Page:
17. 13:54. Well I found that really tricky. I was completely baffled by a few of them: I put in THERE long before I figured out the wordplay and never understood EERIE. I initially dismissed STRATOSPHERE because it’s above us not around us (a matter of perspective!) and I also thought OVEREXERT needed a reversal indicator (doh!). And I got myself very confused over 5dn because I remembered the story about Elizabeth I finding out she was queen while sitting under a tree in the grounds of Hatfield House and couldn’t for the life of me see how TOP came into it. In the end I just bunged it in.

  18. 36:44. Quite hard work and I felt I was taking longer than I did. I liked THERE and DISAPPOINTED

  19. As usual, kept my fingers crossed for a number of answers, EERIE, DECAMP, WHEEDLER et al, so am happy all good.
    COD DISAPPOINTED (thanks for the explanation)

  20. 14:38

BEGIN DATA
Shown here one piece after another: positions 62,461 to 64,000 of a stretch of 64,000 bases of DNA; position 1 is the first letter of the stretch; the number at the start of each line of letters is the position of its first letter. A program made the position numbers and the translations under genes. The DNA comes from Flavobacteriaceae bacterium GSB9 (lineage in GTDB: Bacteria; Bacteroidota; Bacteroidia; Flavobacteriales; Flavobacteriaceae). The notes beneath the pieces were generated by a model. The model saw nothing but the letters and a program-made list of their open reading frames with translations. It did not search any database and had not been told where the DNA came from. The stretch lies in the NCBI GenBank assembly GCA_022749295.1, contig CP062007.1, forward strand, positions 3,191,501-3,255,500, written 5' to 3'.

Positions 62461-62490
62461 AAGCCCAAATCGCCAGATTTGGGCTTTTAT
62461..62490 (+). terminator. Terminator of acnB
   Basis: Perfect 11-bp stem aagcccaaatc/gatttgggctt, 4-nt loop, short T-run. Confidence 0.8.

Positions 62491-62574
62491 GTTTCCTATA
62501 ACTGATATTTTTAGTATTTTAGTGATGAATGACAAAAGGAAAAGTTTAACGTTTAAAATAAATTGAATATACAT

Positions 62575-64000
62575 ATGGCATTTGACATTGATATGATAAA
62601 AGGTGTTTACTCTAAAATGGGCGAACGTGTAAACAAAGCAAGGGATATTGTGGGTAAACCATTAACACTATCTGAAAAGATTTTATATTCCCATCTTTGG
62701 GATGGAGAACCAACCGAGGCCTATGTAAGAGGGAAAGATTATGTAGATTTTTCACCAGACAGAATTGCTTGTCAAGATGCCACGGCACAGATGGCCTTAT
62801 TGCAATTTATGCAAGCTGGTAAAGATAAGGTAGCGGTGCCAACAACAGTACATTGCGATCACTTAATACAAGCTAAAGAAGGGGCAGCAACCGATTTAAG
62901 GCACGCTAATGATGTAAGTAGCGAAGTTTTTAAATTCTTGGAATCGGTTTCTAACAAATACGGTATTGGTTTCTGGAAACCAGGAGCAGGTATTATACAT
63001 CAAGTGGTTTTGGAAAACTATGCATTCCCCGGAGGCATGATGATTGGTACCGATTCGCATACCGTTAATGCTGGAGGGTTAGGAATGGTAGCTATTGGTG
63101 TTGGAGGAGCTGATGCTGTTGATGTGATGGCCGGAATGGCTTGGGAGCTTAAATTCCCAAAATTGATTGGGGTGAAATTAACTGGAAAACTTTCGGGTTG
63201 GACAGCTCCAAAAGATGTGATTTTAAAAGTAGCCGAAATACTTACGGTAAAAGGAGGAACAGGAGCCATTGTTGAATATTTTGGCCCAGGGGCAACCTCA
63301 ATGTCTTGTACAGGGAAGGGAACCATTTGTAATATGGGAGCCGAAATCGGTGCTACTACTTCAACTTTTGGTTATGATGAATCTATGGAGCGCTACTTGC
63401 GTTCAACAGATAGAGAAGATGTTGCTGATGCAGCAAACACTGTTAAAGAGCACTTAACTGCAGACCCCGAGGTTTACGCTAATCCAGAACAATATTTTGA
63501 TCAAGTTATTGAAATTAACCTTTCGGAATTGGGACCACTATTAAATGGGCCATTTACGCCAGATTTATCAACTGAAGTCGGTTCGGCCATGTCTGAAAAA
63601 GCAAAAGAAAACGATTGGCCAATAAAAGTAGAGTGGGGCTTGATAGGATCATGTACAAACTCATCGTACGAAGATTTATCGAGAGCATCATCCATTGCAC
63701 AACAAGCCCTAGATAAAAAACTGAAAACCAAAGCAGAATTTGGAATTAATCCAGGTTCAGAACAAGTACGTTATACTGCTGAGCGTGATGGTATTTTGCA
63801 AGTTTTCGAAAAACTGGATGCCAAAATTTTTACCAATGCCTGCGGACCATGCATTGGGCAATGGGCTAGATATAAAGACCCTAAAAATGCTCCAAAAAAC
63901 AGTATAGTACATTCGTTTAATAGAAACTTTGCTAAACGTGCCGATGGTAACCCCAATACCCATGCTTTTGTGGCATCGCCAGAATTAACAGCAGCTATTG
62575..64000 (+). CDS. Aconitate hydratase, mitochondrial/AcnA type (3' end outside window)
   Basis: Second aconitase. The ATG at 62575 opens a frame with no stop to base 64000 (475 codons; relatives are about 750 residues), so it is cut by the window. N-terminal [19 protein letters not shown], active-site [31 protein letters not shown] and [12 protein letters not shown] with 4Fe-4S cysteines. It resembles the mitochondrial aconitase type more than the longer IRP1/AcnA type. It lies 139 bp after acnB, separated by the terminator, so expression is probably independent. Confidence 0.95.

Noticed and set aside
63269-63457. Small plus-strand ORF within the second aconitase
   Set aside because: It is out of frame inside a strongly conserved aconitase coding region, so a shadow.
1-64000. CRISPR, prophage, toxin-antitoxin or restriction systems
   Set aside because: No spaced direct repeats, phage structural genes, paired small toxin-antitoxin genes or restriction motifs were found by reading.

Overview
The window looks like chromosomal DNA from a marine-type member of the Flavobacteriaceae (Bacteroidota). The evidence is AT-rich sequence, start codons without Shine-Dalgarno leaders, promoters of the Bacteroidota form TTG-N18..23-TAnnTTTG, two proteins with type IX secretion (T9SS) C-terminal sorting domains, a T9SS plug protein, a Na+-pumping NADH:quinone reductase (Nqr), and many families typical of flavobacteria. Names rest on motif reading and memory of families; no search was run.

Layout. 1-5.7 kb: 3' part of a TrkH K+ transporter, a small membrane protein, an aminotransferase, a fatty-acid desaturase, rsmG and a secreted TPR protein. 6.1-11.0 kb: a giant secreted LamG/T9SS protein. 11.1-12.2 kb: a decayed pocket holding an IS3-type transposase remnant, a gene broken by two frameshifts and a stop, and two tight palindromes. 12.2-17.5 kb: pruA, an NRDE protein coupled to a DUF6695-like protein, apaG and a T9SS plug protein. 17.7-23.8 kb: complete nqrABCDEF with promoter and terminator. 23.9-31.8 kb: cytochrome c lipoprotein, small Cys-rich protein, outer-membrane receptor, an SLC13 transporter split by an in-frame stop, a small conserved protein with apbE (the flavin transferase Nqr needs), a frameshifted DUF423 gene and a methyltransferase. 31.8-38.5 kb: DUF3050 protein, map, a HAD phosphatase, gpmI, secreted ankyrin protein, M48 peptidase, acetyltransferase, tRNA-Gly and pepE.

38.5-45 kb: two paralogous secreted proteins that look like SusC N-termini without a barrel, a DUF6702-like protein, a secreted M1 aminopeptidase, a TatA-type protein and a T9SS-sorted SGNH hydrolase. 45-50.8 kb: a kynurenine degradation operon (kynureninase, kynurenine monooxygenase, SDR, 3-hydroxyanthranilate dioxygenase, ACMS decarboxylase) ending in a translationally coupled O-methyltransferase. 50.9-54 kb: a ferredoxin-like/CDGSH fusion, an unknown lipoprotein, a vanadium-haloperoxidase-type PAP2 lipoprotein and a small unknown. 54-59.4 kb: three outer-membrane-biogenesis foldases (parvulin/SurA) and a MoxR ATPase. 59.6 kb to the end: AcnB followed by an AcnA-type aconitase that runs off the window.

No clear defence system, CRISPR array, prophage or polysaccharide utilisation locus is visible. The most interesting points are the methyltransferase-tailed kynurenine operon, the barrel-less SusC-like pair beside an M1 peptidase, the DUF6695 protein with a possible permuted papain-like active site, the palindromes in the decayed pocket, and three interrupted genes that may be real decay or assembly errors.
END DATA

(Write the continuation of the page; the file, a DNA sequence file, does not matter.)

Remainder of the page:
Not that I can dance but I did this one to the Foxtrot. My solving was slow, slow, quick, quick, slow.


  21. 15 minutes. LOI EERIE assumed as NHO feerie. I agree with @myrtilus, end of Greek holidays is poor clueing for sigma, although the answer was obvious. CoD to D IS APPOINTED. Mrs Piquet was quick to remember about Treetops, I had forgotten or never bothered to know.
    Thanks George.

  22. TROWEL was my FOI followed by CORVETTE, then GIVE AND TAKE. That gave me SIGMA, which I agree is a bit odd. I also puzzled over OVEREXERT until I notice REX higher up the order. I struggled with LOI, ENTREE until I realised BOX=TREE and metaphorically kicked myself. 21:49. Thanks setter and George.

  23. I found it fairly easy, but at several points I was reluctant to enter an answer until I had checkers to confirm it (eg DECAMP, EERIE). One or two definitions seemed questionable, and I’m not sure that the cryptic for STIGMA works. Is ‘end of Greek holidays’ cryptically equivalent to ‘end of holidays in Greece.’? I’m not convinced it is.
    23 minutes.

  24. I read it as ‘holidays in Greek’, which I think works. Google translate tells me it’s ‘διακοπές’.

    1. Thanks.
      Blooming hell, so we need to be Greek linguists now to undertstand Times clues!

      1. It does seem a bit of a stretch. ‘End of holidays in Greece’ would have been better because it just requires you to translate the S. ‘End of Greek holidays’ requires you to go via the actual Greek word. On the other hand it doesn’t take an intimate knowledge of Greek to speculate that the last letter of a plural noun might be sigma!